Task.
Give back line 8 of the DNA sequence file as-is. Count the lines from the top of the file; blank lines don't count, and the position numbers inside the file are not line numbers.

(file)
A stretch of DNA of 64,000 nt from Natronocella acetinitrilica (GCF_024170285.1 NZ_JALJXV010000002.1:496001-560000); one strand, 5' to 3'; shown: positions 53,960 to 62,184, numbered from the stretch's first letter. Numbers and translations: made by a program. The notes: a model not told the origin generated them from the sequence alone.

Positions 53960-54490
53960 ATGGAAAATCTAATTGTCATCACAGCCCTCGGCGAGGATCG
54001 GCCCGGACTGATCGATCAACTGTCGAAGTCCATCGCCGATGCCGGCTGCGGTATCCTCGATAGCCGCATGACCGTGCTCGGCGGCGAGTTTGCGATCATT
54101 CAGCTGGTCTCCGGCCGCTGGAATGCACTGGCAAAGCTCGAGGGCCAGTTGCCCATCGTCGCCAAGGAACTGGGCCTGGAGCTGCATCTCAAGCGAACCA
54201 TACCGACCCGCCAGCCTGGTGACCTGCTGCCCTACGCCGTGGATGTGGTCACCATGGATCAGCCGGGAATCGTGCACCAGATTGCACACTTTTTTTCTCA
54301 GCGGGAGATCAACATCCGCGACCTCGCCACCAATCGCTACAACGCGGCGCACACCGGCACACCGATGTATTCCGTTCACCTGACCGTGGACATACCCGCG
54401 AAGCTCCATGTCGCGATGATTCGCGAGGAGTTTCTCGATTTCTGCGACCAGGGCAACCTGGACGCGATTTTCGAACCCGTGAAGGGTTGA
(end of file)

54401 AAGCTCCATGTCGCGATGATTCGCGAGGAGTTTCTCGATTTCTGCGACCAGGGCAACCTGGACGCGATTTTCGAACCCGTGAAGGGTTGA